Step inside the family bus of Cowboys rookie Leighton Vander Esch

FRISCO, Texas -- It’s a few hours before the Dallas Cowboys play the Philadelphia Eagles, and the group in Lot 15, a few blocks from AT&T Stadium, is tailgating like everybody else.

They’re eating grilled chicken, pulled pork or steak. They have all sorts of chips and dips. There are cookies and leftover Halloween candy. There’s beer and other drinks, too. They’ve come from Washington, Michigan, Montana and Idaho.

As the group discusses anything and everything, strangers walk past, doing double-takes at the bus that the group has called its football home this Sunday.

Down the side of the bus in blue with a silver outline reads “55 Leighton Vander Esch.” There’s a Boise State logo with Vander Esch’s No. 38, too. On the windows are pictures of Vander Esch with NFL commissioner Roger Goodell moments after he was the Cowboys’ first-round pick in April, and a picture of him leading Boise State out onto the field.

Earlier in the season, Vander Esch’s family and some friends made the seven-hour drive from Riggins, Idaho, to Seattle in the bus. By the middle of the season, the bus had a spot outside AT&T Stadium for home games.

“There’s guys waving and people pulling up beside the bus and they realize what it is and they’ll back up and the phones come out and they start taking pictures,” Vander Esch’s father, Darwin, said. “That’s been an ongoing event since we started with the thing at Boise State.

"People see it here, we’ll come up to a red light and everybody is waiting to go to the game and they see it, guys running up, they got their 55s on, so pretty neat to see all of that.”

The idea for the bus started when Leighton was starring in eight-man football at Salmon River High School in Riggins. With the team having to take two-hour bus rides to their games, Darwin wanted something comfortable and safe, but the plans never came to fruition.

In 2014, Darwin bought the bus for $14,000 from a company outside of San Diego. Originally it was used to take people from Amtrak stations to Disneyland. It has 610,000 miles on it, with the Vander Esches having logged about 22,000.

“It’s a good, old bus,” Darwin said. “No loose bolts or nuts or anything in it. Everything works.”

About the only things that remain the same on the bus are the ceiling and wall panels on the interior. They will soon feature the Cowboys’ blue and silver, like the overhead bins. The seats were reupholstered in Cowboys colors in October.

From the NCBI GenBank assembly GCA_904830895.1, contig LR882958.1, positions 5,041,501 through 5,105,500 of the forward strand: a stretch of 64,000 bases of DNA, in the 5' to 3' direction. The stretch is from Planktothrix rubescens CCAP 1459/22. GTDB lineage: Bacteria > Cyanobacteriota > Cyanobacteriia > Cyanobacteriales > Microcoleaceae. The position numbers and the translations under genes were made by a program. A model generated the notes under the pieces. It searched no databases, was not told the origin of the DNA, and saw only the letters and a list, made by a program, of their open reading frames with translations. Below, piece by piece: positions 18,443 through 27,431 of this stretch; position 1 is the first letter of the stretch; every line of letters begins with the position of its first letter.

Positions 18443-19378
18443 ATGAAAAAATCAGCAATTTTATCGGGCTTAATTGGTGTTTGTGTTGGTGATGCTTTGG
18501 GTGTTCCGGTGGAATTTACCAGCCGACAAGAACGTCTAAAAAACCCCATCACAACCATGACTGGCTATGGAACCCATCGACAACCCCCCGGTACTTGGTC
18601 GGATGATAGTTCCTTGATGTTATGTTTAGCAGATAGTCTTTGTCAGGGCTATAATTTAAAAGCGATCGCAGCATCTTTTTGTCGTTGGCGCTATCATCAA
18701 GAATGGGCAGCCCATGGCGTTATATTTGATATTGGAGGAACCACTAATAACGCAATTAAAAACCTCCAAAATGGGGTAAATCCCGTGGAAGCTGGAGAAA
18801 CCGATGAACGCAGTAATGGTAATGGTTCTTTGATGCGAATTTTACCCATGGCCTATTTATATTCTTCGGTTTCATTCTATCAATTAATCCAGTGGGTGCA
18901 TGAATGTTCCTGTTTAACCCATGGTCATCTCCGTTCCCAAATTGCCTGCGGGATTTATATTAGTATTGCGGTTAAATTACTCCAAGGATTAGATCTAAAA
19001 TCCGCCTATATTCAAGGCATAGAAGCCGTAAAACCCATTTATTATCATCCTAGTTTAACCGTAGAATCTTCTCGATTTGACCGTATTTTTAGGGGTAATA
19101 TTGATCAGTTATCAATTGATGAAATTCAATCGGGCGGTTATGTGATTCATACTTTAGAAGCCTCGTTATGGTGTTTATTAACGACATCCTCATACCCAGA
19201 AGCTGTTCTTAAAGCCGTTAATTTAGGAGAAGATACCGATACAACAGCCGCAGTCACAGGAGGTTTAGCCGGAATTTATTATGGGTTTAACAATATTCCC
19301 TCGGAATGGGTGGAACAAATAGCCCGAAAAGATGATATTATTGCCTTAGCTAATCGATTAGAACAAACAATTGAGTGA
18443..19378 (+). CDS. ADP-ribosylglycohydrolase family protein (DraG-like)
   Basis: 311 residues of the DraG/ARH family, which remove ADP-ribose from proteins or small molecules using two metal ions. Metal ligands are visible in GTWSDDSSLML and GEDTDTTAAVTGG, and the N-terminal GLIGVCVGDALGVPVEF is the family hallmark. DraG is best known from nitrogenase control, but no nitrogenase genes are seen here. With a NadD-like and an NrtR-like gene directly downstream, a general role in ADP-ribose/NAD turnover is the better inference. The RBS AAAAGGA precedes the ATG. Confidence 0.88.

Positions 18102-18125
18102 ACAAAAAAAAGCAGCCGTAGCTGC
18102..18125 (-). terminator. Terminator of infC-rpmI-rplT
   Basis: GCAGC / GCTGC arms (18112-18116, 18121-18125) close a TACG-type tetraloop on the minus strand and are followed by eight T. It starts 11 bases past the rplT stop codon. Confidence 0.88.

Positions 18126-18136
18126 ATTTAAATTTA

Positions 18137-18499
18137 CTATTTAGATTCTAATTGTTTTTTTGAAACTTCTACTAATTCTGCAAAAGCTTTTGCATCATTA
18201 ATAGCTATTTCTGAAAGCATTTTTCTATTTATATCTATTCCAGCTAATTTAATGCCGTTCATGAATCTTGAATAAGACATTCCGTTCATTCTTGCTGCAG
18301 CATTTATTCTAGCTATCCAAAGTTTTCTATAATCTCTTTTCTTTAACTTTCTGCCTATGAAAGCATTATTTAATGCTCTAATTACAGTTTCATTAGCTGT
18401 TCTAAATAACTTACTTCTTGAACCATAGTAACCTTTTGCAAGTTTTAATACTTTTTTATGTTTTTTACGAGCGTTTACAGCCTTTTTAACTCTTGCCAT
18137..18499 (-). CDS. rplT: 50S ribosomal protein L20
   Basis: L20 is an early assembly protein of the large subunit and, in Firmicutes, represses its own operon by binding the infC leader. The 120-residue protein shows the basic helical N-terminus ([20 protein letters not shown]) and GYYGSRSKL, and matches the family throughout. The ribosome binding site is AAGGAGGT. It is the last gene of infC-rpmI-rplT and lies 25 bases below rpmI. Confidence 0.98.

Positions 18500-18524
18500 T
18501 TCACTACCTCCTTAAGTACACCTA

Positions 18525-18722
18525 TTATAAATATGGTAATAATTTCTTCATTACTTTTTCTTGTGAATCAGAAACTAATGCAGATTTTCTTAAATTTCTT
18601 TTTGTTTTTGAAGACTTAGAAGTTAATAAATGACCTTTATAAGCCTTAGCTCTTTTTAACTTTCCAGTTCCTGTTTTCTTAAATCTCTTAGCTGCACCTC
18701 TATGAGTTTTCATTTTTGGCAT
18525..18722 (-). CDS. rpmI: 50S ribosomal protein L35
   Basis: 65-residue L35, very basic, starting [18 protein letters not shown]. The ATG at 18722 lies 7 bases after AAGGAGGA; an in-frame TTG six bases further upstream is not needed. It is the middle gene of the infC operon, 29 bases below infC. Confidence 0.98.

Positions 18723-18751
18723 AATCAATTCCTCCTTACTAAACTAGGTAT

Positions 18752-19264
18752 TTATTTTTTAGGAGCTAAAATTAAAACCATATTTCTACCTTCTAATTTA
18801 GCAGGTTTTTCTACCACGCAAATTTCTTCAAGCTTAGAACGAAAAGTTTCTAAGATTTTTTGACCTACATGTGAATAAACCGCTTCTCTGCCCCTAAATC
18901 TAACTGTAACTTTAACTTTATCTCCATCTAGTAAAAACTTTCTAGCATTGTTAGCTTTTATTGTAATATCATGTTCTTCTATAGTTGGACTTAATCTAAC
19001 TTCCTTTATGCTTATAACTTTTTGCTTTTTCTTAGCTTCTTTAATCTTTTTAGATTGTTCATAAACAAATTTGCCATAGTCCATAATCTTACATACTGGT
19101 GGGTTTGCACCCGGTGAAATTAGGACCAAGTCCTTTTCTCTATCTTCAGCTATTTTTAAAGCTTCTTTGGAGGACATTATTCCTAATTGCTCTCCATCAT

“Maybe we’ll do a little upgrade with some TVs,” said Darwin, who has put $31,000 into custom work on the bus, “so we can watch while we’re driving down the road a little bit. Don’t have a motion receiver for the thing, so it would be nice to have one of those and we can watch some football or whatever.”

In the back, there is a full bathroom with a shower and two sinks. There is a big refrigerator and a stove. They installed two air-conditioning units and four bunks.

“We left 16 seats in there,” Darwin said. “I do have the ability to add four more if we need to and run with 20 people.”

The bus was at almost every game Vander Esch played in his final two seasons at Boise State, including the trip to Nevada for the Broncos’ victory over Oregon in the 2017 Las Vegas Bowl. Last summer, they took the bus to a family reunion in Iowa. The lone road trip to a Cowboys game this season was to Seattle.

The longest trip, however, was the drive down to Texas earlier in the fall.

“Twenty-seven hours,” Darwin said.

The Vander Esches keep the bus at a hunting buddy’s place in Godley, Texas, south of Fort Worth. Whenever the season ends, they will drive it back to Riggins.

Most of the work, like the vinyl strips on the side, the window screens, the paint and upholstery, has been done by friends back in Idaho.

“It’s been kind of a community project also with a lot of help from friends and neighbors and stuff like that,” Darwin said. “They supported Leighton all the way through high school, and they’re still supporting him now.”

Darwin does the driving. Others have offered, but “they’ll get up there and they’re like, ‘OK, you can have this back.’ I’ve tried to get [wife] Sandy to drive it and she’s turned that one down.”

Leighton has not driven it yet.

“It’s not anything new by any means,” Leighton said. “It’s an older bus, but it rides good.”

The day after the draft, the Vander Esches got on the multimillion-dollar bus of Cowboys owner and general manager Jerry Jones, which is complete with high-end fixtures and photos of Dallas' Super Bowl victories in the 1990s.

“It’d be nice for us to have that, but a little bit at a time,” Darwin said. “A little bit at a time.”

This week the bus will be in Lot 15 again, or maybe parked by Fishbone Grill & Oyster Bar across the street from AT&T Stadium before the Cowboys take on the Tampa Bay Buccaneers on Sunday. Darwin will be on the grill. Sandy will be cooking something on the stove. Family and friends will be hanging out and strangers will come by to take some pictures.

“It’d be nice to have an upgrade, but we’re having a lot of fun on this one,” Darwin said. “It gets us from A to B and it’s got its own history. Yeah, it’s a little bit redneck, but I don’t have a problem with that. It’s where we’re from. And like I’ve told Leighton, don’t ever forget where you come from.”